The fossil fuel lobby has ramped its push to put a halt to the rollout of renewables and instead reinforce the position of the incumbent coal and gas fired generators.
Just a day after the Abbott government intensified its attack on clean energy policies, re-submitting its attempt to dismantle the Clean Energy Finance Corp, leading mining groups and a former energy minister now taking his pay from the fossil fuel lobbyists have launched a blistering attack on efforts to reduce the amount of coal dug up and burnt in this country.
Rio Tinto led the charge, with its newly appointed head of energy Harry Kenyon-Slaney telling a conference in Sydney on Friday that it was time to abandon “idealistic discussions” about climate change, and accept that coal will remain the leading source of power.
“It is clear we can’t just wish away fossil fuels,” he was quoted as saying by the Australian Financial Review, a day after the company renewed its application to expand a major coal mine in the Hunter Valley.
Kenyon-Slaney also wants the renewable energy target to be wound back – claiming it is pushing up costs – and wants more government money to go towards carbon capture and storage.
His comments were echoed by former Energy Minister Martin Ferguson, now an advisor for the Australian Petroleum Production & Exploration Association, who also wants the RET watered down because it was “undermining” the national electricity market.
“The RET is distorting the proper price signals that the NEM (National Electricity Market) relies upon to attract efficient investment and to supply energy at the lowest cost,” said Ferguson, who supported the RET as a Labor minister.
His view echoes that of the coal and gas generators whose revenues and profits are being eroded because the renewable energy target is succeeding in lowering the wholesale price of electricity, as they all have admitted.
As if to highlight Rio Tinto’s own lack of faith in the CCS, Kenyon-Slaney said the company had invested $100 million in the technology. This from a company that earns billions from coal mining each year – earnings that most analysts say is at risk if the world get serious about climate change.
To put that investment into context, a Perth-based start-up, Carnegie Wave Energy, has invested a similar amount in its new technology. It has yet to earn a dollar, but at least it has faith it will work.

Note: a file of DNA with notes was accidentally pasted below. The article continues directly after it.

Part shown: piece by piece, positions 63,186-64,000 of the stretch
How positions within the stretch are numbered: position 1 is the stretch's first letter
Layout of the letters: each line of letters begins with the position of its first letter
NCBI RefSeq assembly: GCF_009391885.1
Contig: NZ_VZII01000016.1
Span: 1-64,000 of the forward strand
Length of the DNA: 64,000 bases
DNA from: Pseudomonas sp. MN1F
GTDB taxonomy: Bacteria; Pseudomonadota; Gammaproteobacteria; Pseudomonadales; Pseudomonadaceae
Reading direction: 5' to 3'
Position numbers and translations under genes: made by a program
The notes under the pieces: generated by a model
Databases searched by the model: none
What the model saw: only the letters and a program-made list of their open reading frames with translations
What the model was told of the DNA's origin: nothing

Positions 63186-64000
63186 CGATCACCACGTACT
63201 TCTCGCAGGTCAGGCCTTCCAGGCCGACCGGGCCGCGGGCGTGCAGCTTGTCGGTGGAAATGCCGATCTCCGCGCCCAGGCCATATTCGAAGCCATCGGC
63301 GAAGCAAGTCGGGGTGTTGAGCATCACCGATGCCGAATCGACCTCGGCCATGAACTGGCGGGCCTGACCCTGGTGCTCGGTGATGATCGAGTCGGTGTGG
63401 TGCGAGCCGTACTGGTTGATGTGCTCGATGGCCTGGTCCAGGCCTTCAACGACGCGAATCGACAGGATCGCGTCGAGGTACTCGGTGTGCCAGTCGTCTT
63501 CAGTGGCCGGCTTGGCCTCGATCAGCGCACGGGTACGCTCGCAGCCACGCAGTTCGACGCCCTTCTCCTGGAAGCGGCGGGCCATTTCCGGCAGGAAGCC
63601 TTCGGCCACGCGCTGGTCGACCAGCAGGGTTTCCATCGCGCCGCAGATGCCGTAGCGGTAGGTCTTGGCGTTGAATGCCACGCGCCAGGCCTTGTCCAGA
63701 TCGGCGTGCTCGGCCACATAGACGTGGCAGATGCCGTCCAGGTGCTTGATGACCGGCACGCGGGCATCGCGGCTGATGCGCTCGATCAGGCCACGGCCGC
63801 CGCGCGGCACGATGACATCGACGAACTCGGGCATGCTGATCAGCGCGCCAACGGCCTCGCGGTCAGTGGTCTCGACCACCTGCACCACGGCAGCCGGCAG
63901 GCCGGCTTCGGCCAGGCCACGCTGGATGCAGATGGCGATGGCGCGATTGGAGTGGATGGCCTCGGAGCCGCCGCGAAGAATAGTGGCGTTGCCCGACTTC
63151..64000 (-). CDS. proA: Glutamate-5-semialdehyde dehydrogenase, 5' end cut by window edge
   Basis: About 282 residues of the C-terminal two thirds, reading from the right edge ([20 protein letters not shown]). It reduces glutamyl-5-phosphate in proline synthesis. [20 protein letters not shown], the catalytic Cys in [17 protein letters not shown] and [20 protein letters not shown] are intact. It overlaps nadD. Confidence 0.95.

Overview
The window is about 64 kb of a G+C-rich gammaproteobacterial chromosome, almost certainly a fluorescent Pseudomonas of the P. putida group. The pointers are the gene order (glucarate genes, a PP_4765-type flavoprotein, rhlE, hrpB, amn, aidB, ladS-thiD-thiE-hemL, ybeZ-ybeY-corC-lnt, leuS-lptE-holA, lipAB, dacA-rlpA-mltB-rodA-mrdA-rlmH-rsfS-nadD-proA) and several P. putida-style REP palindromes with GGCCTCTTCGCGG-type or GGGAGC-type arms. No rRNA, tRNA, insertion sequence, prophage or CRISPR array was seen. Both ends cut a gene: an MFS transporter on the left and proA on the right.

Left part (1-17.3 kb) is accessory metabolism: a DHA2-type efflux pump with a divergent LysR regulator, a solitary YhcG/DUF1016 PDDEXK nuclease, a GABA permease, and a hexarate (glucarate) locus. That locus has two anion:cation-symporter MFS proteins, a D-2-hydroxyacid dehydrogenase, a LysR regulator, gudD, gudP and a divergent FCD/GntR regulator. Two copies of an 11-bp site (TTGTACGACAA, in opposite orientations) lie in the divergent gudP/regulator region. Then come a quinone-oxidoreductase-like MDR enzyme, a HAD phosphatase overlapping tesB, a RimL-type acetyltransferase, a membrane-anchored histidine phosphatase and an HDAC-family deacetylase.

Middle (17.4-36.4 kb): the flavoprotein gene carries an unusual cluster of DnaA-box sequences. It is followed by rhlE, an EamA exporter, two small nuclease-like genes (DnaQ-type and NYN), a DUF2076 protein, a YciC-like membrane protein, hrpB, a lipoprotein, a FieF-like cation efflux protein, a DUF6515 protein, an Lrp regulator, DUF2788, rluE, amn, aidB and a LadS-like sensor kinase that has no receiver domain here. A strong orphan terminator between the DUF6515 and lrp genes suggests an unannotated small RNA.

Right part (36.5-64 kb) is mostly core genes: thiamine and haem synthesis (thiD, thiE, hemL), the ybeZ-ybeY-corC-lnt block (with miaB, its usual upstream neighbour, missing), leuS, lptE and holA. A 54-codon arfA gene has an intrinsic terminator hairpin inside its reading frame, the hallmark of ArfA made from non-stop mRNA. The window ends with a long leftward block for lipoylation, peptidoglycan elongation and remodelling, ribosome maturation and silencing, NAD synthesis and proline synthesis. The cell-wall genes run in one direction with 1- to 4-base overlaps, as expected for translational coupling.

The attack by Rio Tinto is interesting, given that the industry has recently abandoned its voluntary levy to fund low emission coal. That levy amounted to 20c a tonne of coal – a commodity which sells for between $80 and $100/tonne.
This came after US President Barack Obama called the coal industry’s bluff by proposing to enforce emissions legislation that would require carbon capture and storage. The coal industry responded by claiming that CCS was either impossible or too expensive.
Rio Tinto is also forgetting that most energy intensive industries are exempt from the RET, and have actually benefited from the fall in wholesale prices that the coal and fossil fuel generators say is caused by the introduction of wind and solar generation. Those exemptions have pushed an extra $7.1 billion in costs onto the household sector, according to some estimates. A similar impact has occurred in Germany, where renewable energy policies have brought down the wholesale cost of electricity – the benchmark for industry electricity contracts – by half.
In any case, many mining and manufacturing operations – such as Rio Tinto’s own Gove alumina refinery in the Northern Territory, rely on expensive diesel or gas for their power source. This was the case with Gove, which is to close because it can no longer afford those spiraling costs. Some miners are now looking at renewable technologies and hybrids in an effort to reduce fuel costs.
The Climate Institute was dismissive of the Rio Tinto claims.
“It is likely that Rio Tinto has put more money into burying sensible climate change and clean energy policy than it has put into carbon capture and storage,” deputy CO Erwin Jackson said in an emailed statement.
“Scientists and increasingly investors and analysts from the World Bank to the International Energy Agency are very clear we can’t ignore the physics of the atmosphere and only a small proportion of existing coal resources can be burnt if we are to avoid levels of climate change that would set back economic development in many nations.”
“Rio Tinto’s real concern is that globally around half of new power generation investment is now based on renewable energy and this eats into future growth in coal demand. In Australia, changing the Renewable Energy Target will have next to no impact on power bills on only really benefit companies who want to sell more coal power.”